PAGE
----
Dimpled Lexus LS 460L to Debut at U.S. Open

Dimpled Golf Ball Lexus LS460L

Lexus will have a one-off LS 460L to show at the U.S. Open in Farmingdale NY next week, having commissioned a full-body cover designed to look like the surface of a golf ball.

Lima Ohio reports on the story behind the vehicle:

It all started with mailboxes. Brad Smith began making and selling mailboxes that look like a giant golf ball in October. At the PGA Golf Show in Orlando, Fla., in January, representatives of Lexus asked if he could put the same surface on a car.

Smith said he might be able to do it and contacted his friend Rick Davis, who worked with him at Accubuilt in Lima for 10 years. Davis’ son, Matt, had worked with a company that had some experience with a plastic that might work.

While Lexus refers to the “firm” that is doing the project, Rick Davis laughs at the term, pointing to the two-car garage outside his home, where all the work was done.

Here’s a closer look:

Dimpled Golf Ball Lexus LS460L Detail Shot

According to the Smith, they didn’t get a chance to see if the dimples made the LS 460L any faster, but there was a story earlier this year about a company claiming a similar surface could reduce increase MPG by as much as 20%.

[Source: Lima Ohio]



  1. lol its really dimpled in into the metal? i thought it was just an optical illusion with a giant vinyl sheet.

    If that is the case, it should be super aerodynamic

  2. Actually, I think it’s a hard plastic wrap that covers the entire vehicle.

  3. Lexus actually specifically advertised the 2004 LS’s dimpled underside. (I think that is the facelift of the third generation LS, btw.)

  4. hahaha so cool

  5. How beautiful! Paula Creamer needs one in pink. ;o)

  6. One-Eyed Golfer

    I heard you cannot slice that car no matter how hard you try…

  7. Is that good or bad? LOL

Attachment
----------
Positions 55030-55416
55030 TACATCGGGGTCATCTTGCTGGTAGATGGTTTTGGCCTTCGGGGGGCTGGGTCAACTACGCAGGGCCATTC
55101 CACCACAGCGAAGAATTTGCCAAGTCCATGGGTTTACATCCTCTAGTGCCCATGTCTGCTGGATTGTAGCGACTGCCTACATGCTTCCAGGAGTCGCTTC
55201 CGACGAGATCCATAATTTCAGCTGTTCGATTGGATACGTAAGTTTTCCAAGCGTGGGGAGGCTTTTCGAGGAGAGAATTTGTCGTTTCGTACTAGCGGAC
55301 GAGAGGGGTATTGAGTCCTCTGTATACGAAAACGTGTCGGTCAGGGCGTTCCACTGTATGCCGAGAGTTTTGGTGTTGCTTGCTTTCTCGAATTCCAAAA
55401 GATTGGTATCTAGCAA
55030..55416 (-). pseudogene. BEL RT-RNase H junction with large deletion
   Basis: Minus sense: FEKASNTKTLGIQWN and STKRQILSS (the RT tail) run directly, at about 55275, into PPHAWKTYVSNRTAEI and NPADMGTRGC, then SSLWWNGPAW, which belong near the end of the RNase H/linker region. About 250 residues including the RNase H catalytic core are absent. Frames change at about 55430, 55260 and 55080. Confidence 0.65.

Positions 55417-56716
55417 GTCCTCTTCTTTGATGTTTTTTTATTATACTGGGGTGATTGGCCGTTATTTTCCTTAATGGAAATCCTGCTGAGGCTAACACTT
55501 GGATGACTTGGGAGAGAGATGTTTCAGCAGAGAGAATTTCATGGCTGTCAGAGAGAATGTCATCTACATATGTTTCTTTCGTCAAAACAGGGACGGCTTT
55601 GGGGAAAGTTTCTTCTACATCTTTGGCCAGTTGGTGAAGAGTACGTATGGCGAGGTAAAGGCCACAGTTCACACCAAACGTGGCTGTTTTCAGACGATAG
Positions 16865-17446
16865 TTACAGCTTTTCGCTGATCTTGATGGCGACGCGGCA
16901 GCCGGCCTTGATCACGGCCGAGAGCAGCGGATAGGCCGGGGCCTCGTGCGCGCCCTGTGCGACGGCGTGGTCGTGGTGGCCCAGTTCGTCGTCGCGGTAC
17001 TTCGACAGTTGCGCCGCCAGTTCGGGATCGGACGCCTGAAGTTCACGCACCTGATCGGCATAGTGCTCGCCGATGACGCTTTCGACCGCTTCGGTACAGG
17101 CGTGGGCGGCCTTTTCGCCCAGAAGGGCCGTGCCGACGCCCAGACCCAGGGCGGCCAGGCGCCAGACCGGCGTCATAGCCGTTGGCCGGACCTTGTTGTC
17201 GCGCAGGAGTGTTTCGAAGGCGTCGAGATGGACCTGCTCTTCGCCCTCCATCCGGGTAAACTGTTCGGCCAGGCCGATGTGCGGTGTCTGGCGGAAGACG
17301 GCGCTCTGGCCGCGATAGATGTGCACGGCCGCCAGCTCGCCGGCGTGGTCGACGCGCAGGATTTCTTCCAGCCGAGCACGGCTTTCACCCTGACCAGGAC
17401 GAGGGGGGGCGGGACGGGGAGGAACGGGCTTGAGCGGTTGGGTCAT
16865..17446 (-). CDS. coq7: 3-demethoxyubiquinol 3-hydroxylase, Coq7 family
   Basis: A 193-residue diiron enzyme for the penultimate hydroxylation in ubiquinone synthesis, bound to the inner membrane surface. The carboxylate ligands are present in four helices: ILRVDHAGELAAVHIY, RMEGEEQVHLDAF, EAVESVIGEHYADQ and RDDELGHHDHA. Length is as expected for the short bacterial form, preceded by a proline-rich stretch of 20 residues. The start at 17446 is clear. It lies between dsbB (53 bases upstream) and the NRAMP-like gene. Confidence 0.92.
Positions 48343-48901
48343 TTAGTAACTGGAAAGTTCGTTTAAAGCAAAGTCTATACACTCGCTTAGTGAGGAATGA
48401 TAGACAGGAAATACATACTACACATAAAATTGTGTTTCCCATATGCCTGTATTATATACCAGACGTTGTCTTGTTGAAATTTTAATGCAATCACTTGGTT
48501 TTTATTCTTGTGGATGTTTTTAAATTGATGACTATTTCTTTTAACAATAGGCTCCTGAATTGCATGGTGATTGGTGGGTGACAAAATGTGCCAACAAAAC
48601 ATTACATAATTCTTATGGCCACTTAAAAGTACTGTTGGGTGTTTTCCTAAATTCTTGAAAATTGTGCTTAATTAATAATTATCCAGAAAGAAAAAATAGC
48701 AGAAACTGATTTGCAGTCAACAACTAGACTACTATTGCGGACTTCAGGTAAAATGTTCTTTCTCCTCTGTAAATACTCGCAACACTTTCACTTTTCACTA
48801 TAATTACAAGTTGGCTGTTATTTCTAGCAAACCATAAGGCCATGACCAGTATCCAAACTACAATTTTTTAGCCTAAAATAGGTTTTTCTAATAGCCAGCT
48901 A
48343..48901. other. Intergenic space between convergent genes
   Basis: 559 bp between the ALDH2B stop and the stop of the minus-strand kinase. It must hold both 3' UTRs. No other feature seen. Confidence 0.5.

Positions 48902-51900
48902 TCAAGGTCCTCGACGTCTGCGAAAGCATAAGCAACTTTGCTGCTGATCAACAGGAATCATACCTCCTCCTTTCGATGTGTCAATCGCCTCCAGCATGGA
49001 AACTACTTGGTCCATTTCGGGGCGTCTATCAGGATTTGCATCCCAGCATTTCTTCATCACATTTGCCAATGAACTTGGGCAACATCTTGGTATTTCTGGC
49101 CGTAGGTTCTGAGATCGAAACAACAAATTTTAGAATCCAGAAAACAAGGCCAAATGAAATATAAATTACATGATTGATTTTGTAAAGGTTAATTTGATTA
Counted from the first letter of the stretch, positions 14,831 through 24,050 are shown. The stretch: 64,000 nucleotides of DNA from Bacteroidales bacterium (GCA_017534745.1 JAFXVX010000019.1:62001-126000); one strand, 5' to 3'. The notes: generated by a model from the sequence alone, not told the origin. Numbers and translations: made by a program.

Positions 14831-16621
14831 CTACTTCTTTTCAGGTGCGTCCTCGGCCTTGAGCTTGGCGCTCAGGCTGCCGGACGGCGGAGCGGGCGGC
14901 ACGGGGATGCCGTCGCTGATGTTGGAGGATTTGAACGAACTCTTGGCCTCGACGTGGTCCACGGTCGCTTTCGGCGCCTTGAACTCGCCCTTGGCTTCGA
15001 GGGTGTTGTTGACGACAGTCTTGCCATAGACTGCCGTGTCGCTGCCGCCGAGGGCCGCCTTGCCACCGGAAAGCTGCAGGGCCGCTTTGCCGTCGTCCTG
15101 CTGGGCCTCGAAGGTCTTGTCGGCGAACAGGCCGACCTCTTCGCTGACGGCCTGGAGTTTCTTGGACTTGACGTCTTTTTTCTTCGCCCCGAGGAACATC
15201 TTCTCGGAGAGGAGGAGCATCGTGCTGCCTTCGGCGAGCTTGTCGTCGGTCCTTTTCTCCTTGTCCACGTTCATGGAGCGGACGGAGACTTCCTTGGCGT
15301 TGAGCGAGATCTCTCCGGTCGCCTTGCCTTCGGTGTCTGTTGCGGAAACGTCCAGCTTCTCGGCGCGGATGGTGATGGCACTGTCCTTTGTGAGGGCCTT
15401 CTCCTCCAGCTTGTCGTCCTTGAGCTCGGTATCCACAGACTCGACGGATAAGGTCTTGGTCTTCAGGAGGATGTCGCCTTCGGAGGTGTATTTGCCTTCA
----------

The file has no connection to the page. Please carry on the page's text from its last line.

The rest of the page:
8. Is this nice car for sale?

  9. @frank Liu: I don’t think so, it was commissioned by Lexus as a sponsorship vehicle, so I imagine it will continue to make the rounds for some time.

  10. Don’t you mean the company claimed dimples could INCREASE MPG by 20%?

    MPG means Miles Per Gallon.

    Dimples alter the boundary layers around a surface moving through a fluid (yes air is modelled as a fluid) and ultimately will reduce the objects drag and make it go further, like a golf ball.  Smooth surfaces create larger wake turbulence.

    This means the car will theoretically have GREATER fuel economy, so higher MPG. Please change the article, I can’t stand to think the world is really getting that stupid.

  11. I’ve corrected my error, but I suggest finding a better way to express yourself in the future. Insulting someone for an innocuous mistake makes you look ignorant.

  12. Thanks, I apologise for my tone.
    Fluid dynamics is my field, and the previous post was a combination of academic frustration, teaching habits and a bad day I’m afraid :S

    I do love the car - any idea as to whether the claims on fuel consumption have been substantiated?

    Thanks, apologies again *hangs head*

  13. Not a problem, thanks for pointing out the error.

    I don’t believe there’s been any followup about this car, but I’ll see what I can find out.

  14. Well, Mythbusters pointed out an 11% increase in MPG with a dimpled car. I’m somewhat skeptical if it’d work with every vehicle. But I’m willing to bet it is based on the size of the dimples, and the car’s shape itself.

    So it probably works, but I think it’d have to be different for each model of car.

    Also, the flexskin that people talk about for 20%+, I think it doesn’t help in the test (that I found on google) they posed due to the size of the dimples on the flexskin.

  15. Thanks for the info, Kitsuna!

  16. It’s got to be printed on, theres no way you could make dimpled sheet metal strong enough to pass safety regulations.. is there?!

  17. @Golf Trophies: it’s obviously glued on

  18. Well maybe your eyes are better than mine!

  19. Is there any way you know how I could get my 1996 Toyota Camry wrapped in your dimples? I want to test the effect on fuel efficiency. Perhaps some computational fluid dynamics modeling could address this issue. I cannot believe auto manufacturers would not try to get 10% or more fuel efficiency if the dimples helped (going of Mythbusters’ episode and CFD of golf balls). Still, I bet the dimples are only needed in strategic parts of the car, similar to vortex generators on fighter planes.